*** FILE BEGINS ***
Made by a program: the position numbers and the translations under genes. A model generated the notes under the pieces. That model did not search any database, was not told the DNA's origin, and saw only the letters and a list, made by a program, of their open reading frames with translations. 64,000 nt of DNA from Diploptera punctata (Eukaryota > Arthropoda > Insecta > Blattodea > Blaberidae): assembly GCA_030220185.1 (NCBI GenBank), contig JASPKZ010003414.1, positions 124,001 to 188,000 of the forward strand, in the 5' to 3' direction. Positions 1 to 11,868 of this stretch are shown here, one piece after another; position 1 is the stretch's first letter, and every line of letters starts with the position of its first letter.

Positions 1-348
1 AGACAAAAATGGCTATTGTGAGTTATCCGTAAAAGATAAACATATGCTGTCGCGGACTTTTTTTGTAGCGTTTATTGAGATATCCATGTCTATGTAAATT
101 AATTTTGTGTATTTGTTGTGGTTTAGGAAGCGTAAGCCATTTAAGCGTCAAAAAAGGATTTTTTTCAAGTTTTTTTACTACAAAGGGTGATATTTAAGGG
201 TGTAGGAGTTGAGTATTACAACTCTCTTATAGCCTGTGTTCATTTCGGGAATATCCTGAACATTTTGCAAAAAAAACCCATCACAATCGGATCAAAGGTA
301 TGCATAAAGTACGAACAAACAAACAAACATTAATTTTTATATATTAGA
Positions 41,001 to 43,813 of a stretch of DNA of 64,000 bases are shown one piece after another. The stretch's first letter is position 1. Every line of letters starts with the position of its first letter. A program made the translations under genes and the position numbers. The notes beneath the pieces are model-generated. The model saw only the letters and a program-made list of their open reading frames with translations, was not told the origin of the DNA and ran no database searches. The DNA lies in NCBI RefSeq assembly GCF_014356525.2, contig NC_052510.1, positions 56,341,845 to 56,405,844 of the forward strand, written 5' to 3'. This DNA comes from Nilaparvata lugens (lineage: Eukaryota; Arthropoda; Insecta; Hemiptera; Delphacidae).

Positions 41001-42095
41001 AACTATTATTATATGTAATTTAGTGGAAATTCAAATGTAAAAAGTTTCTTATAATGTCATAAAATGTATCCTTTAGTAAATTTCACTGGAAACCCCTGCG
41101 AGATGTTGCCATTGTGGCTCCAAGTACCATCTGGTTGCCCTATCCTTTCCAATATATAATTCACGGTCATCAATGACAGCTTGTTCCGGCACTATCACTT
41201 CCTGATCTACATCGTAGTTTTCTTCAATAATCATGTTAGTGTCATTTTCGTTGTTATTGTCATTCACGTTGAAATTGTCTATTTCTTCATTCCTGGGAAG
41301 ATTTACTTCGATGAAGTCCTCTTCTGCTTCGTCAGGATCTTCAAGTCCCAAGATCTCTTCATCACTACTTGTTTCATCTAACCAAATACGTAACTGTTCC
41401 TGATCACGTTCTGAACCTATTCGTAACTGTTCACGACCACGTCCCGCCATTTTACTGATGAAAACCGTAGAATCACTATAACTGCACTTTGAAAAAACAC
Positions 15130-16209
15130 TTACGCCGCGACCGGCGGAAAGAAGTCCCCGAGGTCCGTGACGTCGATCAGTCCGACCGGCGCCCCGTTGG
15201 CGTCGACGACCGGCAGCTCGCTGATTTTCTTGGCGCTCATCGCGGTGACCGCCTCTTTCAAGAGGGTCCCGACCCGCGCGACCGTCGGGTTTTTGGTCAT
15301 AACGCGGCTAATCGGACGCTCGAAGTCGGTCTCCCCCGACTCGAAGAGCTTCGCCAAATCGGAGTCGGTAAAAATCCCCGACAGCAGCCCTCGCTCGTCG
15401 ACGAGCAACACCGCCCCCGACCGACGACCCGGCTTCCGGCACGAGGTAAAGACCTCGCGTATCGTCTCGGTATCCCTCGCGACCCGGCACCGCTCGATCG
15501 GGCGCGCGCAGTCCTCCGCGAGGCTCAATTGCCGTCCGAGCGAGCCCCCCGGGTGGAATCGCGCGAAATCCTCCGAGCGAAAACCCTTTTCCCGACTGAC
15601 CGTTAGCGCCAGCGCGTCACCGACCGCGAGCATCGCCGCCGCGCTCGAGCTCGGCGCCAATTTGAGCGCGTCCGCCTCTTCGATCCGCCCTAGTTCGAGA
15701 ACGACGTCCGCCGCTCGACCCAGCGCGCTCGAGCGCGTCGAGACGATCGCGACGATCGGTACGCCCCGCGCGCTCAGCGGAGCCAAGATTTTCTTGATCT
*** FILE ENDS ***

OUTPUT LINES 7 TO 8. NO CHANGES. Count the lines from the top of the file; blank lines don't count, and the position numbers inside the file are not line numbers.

Positions 41,001 to 43,813 of a stretch of DNA of 64,000 bases are shown one piece after another. The stretch's first letter is position 1. Every line of letters starts with the position of its first letter. A program made the translations under genes and the position numbers. The notes beneath the pieces are model-generated. The model saw only the letters and a program-made list of their open reading frames with translations, was not told the origin of the DNA and ran no database searches. The DNA lies in NCBI RefSeq assembly GCF_014356525.2, contig NC_052510.1, positions 56,341,845 to 56,405,844 of the forward strand, written 5' to 3'. This DNA comes from Nilaparvata lugens (lineage: Eukaryota; Arthropoda; Insecta; Hemiptera; Delphacidae).

Positions 41001-42095